In my world every home that wanted one would have a flower room. What’s that? Well, the only example I have is the flower room in my grandmother’s house which was a downstairs cubbyhole with a door that led into the back of a small rose border. The walls were lined with cupboards that ponged of gutta percha and canvas from my great uncle George’s army kit. Opposite was a double sink above more cupboards filled with nothing but vases in every size, shape, colour, texture and material a flower could need.
I used to help pick flowers for the house, scavenging through the borders with a pair of secateurs and wedging into the large trug flat ribbed leaves of montbretia, as we knew it then, vicious dark red roses, pollen dusted violet saucers of scabious and frothy baby’s breath.
Then it was back to the flower room to riffle through the dark insides of the flower cupboard to find the right vase. Clear fluted glass suited the orange montbretia with its peppercorn buds. The Bristol blue was just right for roses though the hedgehog stem holder was essential while primroses and snowdrops asked for something small. I liked them in the Fifties wavy green log (made by Wade).
The flower room only lives in the memory now and the vases were probably auctioned off with everything else when my grandmother died. Now only a few of the best which occasionally appear on family dining tables.
Who has space for a flower room or grow enough flowers to need one? Not many. But everyone can give up a cupboard. Real luxury is to have vases in a cupboard, not on open shelves gathering dust.
For years now friends have given me vases and I always treasure them for the reason that each time it is used it reminds me of that friend. I also scour car boot sales and charity shops because you just never know what gem might emerge. And having a purpose to charity shop shopping adds a bit zing to the enterprise. (I used to collect Ladybird books until they were sucked on Ebay.)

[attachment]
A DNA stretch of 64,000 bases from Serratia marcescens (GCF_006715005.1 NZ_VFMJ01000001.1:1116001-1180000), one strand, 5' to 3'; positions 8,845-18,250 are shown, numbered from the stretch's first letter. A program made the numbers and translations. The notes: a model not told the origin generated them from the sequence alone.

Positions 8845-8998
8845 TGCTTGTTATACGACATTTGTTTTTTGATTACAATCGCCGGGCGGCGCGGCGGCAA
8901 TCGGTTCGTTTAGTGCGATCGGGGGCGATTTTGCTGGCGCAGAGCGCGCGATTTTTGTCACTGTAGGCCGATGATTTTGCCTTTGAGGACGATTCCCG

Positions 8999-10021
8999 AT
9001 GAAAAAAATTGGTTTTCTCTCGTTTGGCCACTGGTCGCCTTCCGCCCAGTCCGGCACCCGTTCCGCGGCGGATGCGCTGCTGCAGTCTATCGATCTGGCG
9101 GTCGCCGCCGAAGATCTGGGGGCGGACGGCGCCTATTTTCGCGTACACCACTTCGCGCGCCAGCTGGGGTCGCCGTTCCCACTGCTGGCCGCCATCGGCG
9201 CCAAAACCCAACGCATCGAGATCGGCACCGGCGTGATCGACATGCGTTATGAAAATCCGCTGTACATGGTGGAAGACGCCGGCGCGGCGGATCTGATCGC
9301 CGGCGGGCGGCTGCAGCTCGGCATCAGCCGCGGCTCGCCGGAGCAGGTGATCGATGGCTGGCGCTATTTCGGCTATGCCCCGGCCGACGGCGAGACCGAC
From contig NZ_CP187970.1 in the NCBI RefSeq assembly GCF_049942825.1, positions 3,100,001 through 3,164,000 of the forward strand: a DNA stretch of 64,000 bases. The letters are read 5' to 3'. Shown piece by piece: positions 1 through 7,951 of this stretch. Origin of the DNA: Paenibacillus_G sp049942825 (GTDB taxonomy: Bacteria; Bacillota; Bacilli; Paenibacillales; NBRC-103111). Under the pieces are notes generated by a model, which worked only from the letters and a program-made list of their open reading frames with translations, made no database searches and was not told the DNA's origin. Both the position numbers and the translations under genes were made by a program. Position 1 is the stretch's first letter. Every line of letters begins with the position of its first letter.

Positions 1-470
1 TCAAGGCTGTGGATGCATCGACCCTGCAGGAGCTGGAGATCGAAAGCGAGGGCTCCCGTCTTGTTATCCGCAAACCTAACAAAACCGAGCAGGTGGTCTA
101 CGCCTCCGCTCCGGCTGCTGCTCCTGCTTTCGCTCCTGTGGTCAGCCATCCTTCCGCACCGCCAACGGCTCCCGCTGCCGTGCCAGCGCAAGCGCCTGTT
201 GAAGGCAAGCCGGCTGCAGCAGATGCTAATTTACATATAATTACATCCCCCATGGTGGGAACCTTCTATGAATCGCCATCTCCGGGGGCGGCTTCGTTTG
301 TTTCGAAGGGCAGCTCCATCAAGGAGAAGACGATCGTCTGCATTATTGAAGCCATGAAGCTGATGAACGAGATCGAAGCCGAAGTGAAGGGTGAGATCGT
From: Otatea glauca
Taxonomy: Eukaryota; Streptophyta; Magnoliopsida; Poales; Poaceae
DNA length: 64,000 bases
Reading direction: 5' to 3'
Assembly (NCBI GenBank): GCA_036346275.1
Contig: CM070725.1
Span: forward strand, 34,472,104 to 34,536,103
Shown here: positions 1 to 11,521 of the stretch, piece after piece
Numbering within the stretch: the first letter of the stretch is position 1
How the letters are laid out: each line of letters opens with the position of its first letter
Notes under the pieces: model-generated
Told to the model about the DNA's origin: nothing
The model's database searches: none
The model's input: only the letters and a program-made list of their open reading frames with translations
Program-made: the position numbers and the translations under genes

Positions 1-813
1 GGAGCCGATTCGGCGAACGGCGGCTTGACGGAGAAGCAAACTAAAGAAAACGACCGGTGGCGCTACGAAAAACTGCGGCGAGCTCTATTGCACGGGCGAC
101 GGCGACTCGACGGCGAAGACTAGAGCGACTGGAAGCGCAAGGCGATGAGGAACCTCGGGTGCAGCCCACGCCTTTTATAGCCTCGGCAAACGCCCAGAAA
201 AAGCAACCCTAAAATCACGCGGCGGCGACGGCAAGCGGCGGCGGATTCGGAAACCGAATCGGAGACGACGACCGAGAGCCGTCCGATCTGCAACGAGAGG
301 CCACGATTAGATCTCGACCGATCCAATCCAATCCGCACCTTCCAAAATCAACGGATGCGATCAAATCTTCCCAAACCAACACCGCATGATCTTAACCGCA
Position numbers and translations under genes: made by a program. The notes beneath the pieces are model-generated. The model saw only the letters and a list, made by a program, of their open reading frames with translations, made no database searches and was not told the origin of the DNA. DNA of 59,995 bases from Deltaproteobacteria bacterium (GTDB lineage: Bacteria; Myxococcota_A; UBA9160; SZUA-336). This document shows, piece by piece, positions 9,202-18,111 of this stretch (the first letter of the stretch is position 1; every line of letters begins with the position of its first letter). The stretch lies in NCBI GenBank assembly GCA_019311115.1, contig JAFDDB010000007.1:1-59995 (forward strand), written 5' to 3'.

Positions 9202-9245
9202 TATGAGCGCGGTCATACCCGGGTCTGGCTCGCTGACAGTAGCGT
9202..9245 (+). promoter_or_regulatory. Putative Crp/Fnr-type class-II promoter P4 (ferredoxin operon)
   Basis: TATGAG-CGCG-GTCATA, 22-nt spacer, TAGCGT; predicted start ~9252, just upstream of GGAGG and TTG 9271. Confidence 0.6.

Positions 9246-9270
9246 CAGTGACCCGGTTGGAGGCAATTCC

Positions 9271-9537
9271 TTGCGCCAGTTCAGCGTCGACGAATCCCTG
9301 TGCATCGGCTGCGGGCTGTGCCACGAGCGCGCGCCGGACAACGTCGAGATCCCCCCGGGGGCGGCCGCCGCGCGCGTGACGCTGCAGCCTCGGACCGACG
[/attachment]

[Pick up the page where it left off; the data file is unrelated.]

Being a handy size collecting vases is quite maneagable. Almost anything will hold a flower from old jam jars â€“ look out for straight sided Victorian glass jars with pretty rollover rims â€“ to a single water glass, the last of a set that someone’s descendent couldn’t see the point of keeping. Great for a handful of buttercups. They’ll drop by the following day but offer beauty until then.
Clever stylist people always group things to make an effect so I just copy them. Pretty much anything and everything can make a good vase. It’s all a question of having an eye for what works, marrying shape and form. Apparently Constance Spry would ransack the kitchen cupboards for tins. I collect old jam jars, ordinary tin cans stripped of their Baked Bean blue wrappers, green glass, blue jugs, old wash stand ewers. Enamel, copper, or Wedgewood. It doesn’t have to be expensive to look fab.
After interviewing Nikki Tibbles, founder of wildatheart.com I discovered that she collected the cream coloured Fulham Pottery ware that was commissioned by Constance Spry. So now I am on the look out for those and have found some lookalike pieces from Dartmouth Pottery and Arthur Wood for under a tenner in the local charity shop.
* Vase from the latin vas, a vessel